Boris Johnson: Expert says target is ‘longer than Thatcher’
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In a discussion with talkRADIO’s Mike Graham on the future of Boris Johnson following an emphatic win for the Conservative Party at last week’s local elections, the Independent’s Chief Political commentator John Rentoul reckoned Boris Johnson is aiming to smash Margaret Thatcher’s PM record of 11 years. Mr Rentoul claimed “11 and a half years is the target” for the PM. His comments come as Mike Graham predicted the Labour Party may never be the “party of government”. But Rentoul insisted “politics can change on a sixpence” and nothing is set in stone.
Host Mike Graham said: “Does he have an election in say a years time when everything is settled down, everything is back to normal, everybody has got there freedoms back, they’ve all been on holiday to Spain and say ‘yes this is all great’
He added: “And then he steps aside because I don’t think he is enjoying it actually as a man.”
But John Rentoul insisted: “I don’t think you get to be prime minster unless you desperately, desperately want to be Prime Minister.
Mr Graham hit back saying: “Yes but having got there, he’s done it now and he’s been through Brexit.”
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The Independent political commentator stressed: “No, that’s not how Prime Minister’s work Mike. Once they get there they want to stay there, they want to serve longer than Margaret Thatcher.
“That’s the target now, 11 1/2 years and I’m sure that’s what Boris Johnson wants to do too.”
Graham expanded on the possibility, adding: “And he could at this rate, I don’t see the Labour Party becoming the party of government ever, really!”
But Rentoul disagreed, saying: “The whole lesson of the past few years is that politics can change on a sixpence.”
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But Rentoul remained sceptical of calling off Labour’s chances entirely, saying: “Everything could look completely different in a couple of weeks time, who knows.”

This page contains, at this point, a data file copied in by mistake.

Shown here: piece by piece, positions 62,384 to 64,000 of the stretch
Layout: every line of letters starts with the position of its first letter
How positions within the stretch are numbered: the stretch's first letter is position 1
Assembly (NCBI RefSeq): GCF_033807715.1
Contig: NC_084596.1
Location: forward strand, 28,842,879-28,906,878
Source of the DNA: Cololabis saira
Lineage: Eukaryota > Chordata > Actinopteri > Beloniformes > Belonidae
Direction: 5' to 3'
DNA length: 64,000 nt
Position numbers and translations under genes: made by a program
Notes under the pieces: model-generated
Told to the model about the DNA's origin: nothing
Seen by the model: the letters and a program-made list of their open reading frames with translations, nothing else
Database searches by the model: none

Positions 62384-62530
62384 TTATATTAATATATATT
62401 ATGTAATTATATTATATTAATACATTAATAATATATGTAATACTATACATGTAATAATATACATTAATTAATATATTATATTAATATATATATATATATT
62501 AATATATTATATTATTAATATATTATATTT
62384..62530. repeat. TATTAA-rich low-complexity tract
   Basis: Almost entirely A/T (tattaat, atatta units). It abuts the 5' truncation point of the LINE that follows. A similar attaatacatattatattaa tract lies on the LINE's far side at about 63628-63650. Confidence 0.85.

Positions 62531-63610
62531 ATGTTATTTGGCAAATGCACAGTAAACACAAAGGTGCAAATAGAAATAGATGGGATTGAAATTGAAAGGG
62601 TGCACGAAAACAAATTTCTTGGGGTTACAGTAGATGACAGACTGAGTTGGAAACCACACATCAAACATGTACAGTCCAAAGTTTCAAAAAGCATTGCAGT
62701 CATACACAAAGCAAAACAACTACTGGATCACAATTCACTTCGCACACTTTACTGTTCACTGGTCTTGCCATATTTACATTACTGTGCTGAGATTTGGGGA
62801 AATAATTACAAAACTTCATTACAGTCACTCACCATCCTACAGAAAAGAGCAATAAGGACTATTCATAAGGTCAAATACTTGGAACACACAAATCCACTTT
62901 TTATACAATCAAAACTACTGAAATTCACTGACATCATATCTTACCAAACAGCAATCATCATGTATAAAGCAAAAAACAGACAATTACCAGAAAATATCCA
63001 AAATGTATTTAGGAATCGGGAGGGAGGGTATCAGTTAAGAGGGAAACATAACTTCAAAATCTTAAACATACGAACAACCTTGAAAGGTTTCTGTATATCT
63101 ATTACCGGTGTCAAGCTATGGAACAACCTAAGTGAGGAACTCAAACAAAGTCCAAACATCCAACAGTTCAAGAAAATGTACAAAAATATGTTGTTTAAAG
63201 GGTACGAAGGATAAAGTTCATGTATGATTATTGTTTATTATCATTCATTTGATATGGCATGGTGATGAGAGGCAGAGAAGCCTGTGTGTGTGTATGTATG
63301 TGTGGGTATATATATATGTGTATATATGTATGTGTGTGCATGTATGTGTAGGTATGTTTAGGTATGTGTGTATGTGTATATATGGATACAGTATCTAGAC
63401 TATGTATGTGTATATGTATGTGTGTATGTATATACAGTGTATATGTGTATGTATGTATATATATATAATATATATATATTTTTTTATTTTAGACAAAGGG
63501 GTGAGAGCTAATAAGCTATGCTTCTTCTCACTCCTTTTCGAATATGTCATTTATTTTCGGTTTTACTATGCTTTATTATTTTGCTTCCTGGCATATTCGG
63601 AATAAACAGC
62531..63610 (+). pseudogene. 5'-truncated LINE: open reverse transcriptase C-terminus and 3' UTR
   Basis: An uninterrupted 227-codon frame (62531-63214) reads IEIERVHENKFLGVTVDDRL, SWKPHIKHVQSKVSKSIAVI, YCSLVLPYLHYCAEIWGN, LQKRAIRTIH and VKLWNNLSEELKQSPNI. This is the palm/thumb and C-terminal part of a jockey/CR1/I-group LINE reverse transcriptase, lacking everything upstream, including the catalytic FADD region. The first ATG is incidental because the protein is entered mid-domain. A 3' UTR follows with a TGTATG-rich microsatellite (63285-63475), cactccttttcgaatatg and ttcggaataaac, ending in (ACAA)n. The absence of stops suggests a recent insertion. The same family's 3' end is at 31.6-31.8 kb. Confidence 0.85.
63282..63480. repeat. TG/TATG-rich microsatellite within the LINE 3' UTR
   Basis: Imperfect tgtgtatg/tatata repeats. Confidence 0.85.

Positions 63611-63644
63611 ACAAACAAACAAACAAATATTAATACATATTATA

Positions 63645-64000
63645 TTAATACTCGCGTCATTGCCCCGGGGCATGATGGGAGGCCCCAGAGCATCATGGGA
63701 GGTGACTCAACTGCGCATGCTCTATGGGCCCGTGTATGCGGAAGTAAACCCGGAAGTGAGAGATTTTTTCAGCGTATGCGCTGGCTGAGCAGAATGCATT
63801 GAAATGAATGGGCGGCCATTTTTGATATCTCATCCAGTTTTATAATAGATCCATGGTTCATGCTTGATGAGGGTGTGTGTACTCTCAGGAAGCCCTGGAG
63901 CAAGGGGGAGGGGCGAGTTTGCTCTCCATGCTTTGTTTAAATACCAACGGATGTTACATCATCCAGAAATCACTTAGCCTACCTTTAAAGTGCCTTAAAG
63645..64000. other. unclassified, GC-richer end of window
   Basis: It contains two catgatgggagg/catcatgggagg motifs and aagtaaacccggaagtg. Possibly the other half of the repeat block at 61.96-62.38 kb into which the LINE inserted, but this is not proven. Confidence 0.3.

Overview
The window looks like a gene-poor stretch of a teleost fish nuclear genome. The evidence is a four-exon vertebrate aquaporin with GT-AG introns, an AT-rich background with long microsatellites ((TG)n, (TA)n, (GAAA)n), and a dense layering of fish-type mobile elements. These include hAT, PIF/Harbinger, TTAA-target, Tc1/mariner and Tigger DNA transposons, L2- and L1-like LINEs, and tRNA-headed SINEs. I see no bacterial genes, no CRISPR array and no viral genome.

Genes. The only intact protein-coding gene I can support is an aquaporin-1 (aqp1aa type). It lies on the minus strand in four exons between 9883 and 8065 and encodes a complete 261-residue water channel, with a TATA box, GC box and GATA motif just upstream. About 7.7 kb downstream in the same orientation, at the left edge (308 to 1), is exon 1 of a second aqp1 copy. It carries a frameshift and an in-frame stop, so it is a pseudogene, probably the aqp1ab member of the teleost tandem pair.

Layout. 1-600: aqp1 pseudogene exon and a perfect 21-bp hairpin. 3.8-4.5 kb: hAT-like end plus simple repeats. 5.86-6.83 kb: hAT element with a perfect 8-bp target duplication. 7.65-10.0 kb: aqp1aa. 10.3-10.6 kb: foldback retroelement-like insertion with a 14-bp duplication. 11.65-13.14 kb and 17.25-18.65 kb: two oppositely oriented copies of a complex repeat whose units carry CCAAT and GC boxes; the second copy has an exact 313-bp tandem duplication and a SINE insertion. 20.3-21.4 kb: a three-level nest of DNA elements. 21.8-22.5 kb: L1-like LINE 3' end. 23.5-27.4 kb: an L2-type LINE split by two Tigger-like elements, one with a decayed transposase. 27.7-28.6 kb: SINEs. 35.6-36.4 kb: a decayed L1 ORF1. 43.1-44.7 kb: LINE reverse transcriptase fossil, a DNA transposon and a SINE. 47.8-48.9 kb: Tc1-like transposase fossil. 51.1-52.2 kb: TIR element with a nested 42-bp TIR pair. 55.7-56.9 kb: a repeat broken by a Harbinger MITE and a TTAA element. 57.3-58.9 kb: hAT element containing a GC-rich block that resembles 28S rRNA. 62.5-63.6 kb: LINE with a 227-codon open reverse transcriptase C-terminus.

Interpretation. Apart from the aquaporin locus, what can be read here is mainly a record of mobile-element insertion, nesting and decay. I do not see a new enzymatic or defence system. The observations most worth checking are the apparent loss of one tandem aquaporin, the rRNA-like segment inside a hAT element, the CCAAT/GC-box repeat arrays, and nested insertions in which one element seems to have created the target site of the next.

The comments come as Labour faced a drubbing at last weeks local elections in England last week which has led to a backlash against the party’s leadership under Keir Starmer and the future electability of Labour.
During the elections Labour suffered a himilating blow as Hartlepool, a former Labour heartland constituency which voted to leave the EU in 2016, elected a Conservative MP for the first time in its history.
Conservative Jill Mortimer sealed a massive 6,940 majority in the North-East town, overturning a 3,595 Labour Party majority from the 2019 General election.
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Along with losing Hartlepool, Labour also lost control of eight councils and a massive 326 councillors across England while the Tories added 13 councils and 235 councillors to their tally, but Labour managed a big win in London where Labour Mayor Sadiq Khan was re-elected for a second term as Mayor of London with a large majority.
The disastrous results prompted Labour leader Keir Starmer to conduct a shadow cabinet reshuffle which saw campaign manager and chair of the Labour party Angela Rayner binned from her job and made shadow first secretary of state, shadow chancellor of the Duchy of Lancaster and shadow secretary of state for the Future of Work.
Shadow Chancellor Anneliese Dodds and Chief Whip Nick Brown also lost their roles during the post-election reshuffle after the devastating election results for Labour.
Former Duchy of Lancaster Rachel Reeves was also appointed to shadow Chancellor, while Mr Brown was replaced as shadow Chief Whip by Alan Campbell, and Thangam Debbonaire was moved to shadow Commons leader.
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